The editor who is familiar with emotion-detecting software will be able to better guide an author. The editor will be able to interpret the results, and to discover the writing techniques the author uses that readers like and dislike. (Does, for example, the repetitive use of “further” to begin a sentence annoy readers or do they not care? Or do readers smile at certain character names but frown at others? Is a reader’s reaction to a character related to the character regardless of the character’s name or to the character’s name? Do the readers who read the version of the manuscript that sets the action in Berlin like the book better than those reading manuscript where the action occurs in Cairo? Or vice versa? How are readers reacting to various sections of dialogue? Do readers find the characterizations or the storyline unbelievable? Is it likely that readers will give positive word-of-mouth feedback to fellow readers?)
The editor who can offer such a service first will be able to command higher prices and a unique service. It is like when a few editors, in the days when paper editing was dominant, were able to show publishers how to save money by editing on a computer even though such editors expected to be paid more than other editors. The early-adopting editors had a head start that was difficult for other editors to overcome, especially those editors who resisted the transition.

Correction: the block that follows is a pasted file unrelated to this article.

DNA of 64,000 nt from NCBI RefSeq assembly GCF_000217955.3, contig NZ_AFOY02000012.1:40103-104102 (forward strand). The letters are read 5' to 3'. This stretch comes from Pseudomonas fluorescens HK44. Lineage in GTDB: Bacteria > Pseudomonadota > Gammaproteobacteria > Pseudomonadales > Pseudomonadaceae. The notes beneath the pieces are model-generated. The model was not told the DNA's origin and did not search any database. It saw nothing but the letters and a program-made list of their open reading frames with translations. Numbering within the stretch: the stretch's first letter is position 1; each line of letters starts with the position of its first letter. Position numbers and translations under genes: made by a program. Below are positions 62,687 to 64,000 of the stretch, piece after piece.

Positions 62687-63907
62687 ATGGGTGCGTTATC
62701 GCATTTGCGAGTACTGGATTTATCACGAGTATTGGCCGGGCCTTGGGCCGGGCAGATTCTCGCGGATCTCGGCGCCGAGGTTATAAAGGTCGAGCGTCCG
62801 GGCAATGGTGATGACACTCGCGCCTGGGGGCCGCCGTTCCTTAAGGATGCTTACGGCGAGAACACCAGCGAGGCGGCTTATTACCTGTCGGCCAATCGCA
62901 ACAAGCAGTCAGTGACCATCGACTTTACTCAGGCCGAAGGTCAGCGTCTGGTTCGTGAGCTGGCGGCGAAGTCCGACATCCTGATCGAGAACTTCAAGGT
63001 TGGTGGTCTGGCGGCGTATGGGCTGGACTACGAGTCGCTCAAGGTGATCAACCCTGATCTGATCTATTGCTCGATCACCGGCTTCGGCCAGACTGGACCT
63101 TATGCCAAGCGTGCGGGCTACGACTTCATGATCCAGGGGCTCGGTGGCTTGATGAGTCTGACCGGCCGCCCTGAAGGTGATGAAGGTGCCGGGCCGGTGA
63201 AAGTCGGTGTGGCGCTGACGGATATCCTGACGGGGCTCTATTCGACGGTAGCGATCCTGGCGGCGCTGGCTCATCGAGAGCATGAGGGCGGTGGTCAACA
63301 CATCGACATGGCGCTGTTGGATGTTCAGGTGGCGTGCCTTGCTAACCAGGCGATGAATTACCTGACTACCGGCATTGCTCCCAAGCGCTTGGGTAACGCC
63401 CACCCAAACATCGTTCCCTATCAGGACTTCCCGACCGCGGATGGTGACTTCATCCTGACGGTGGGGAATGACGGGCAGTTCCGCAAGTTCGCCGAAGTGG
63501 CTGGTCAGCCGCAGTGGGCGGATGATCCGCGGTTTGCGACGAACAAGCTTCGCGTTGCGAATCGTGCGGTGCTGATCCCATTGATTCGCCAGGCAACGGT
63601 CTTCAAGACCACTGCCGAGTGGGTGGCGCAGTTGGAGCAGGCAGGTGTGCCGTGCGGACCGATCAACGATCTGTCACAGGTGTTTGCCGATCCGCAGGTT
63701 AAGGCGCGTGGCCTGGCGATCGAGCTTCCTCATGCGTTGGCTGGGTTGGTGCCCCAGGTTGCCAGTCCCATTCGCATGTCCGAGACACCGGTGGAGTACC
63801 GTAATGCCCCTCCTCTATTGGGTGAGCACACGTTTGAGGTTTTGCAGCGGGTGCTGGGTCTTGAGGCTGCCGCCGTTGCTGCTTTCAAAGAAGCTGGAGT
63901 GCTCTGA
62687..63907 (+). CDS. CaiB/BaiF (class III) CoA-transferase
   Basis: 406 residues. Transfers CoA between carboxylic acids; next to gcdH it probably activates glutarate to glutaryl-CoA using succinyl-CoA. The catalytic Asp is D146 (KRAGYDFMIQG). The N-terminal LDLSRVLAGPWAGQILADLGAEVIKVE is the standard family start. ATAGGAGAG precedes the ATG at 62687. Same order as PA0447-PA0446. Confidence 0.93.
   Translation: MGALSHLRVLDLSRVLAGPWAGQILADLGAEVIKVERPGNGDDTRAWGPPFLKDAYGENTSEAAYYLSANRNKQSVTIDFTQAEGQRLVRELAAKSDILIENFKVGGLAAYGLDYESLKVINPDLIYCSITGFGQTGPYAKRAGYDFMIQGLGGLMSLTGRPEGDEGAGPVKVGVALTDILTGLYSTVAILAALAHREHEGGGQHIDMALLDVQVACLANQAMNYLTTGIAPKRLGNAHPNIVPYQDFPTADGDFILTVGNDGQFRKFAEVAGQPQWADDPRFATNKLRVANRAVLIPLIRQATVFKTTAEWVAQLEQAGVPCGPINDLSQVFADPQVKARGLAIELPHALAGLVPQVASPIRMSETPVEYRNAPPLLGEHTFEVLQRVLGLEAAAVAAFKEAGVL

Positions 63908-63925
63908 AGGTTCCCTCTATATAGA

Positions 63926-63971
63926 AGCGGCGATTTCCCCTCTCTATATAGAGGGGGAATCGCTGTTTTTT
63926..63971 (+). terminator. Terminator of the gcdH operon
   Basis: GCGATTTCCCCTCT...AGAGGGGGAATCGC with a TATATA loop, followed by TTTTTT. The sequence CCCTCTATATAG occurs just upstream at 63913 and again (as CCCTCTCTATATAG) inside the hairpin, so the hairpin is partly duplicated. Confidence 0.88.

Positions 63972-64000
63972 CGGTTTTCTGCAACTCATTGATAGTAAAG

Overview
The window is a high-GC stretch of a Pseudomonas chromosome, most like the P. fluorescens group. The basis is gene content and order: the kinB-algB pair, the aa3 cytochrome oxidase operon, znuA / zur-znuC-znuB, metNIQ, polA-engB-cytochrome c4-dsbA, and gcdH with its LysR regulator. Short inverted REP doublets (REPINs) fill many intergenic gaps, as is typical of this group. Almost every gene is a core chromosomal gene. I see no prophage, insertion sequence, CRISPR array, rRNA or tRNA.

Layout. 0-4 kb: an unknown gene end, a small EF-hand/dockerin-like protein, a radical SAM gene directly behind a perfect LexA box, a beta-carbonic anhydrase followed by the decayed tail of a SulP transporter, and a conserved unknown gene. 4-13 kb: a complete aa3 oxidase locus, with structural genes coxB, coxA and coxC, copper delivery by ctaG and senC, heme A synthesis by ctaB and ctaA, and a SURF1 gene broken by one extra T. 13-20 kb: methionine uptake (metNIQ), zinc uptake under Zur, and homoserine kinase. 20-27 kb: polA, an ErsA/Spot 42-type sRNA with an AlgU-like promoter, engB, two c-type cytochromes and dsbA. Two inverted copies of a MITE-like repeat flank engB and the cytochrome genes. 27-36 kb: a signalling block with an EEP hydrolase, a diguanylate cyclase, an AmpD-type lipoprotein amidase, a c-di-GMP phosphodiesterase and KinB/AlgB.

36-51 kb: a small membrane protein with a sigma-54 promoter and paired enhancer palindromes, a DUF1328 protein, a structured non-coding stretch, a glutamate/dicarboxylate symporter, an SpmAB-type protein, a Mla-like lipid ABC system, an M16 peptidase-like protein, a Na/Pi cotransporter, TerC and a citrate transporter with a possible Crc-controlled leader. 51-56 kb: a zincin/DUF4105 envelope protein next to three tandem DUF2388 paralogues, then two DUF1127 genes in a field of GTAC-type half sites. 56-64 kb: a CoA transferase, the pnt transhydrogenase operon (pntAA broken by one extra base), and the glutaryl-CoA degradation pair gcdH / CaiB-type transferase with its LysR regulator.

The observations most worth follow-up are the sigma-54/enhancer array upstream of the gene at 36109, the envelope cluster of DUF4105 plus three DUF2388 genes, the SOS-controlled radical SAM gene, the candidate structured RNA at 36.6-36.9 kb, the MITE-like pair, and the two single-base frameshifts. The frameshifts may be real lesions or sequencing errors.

Emotion-detecting software has the potential to revolutionize the publishing industry, just like the advent of ebooks did and the transition to editing on computers. The question is, will you spot the trend and leap on it? Perhaps today you can only follow progress, but that is what trend-spotting is about: identifying those happenings that need to be followed closely so you can grab the opportunity as soon as possible.
Imagine being the only editor who offers indie authors a way to exponentially increase the likelihood of success. That is what prognostication is all about.
Richard Adin, An American Editor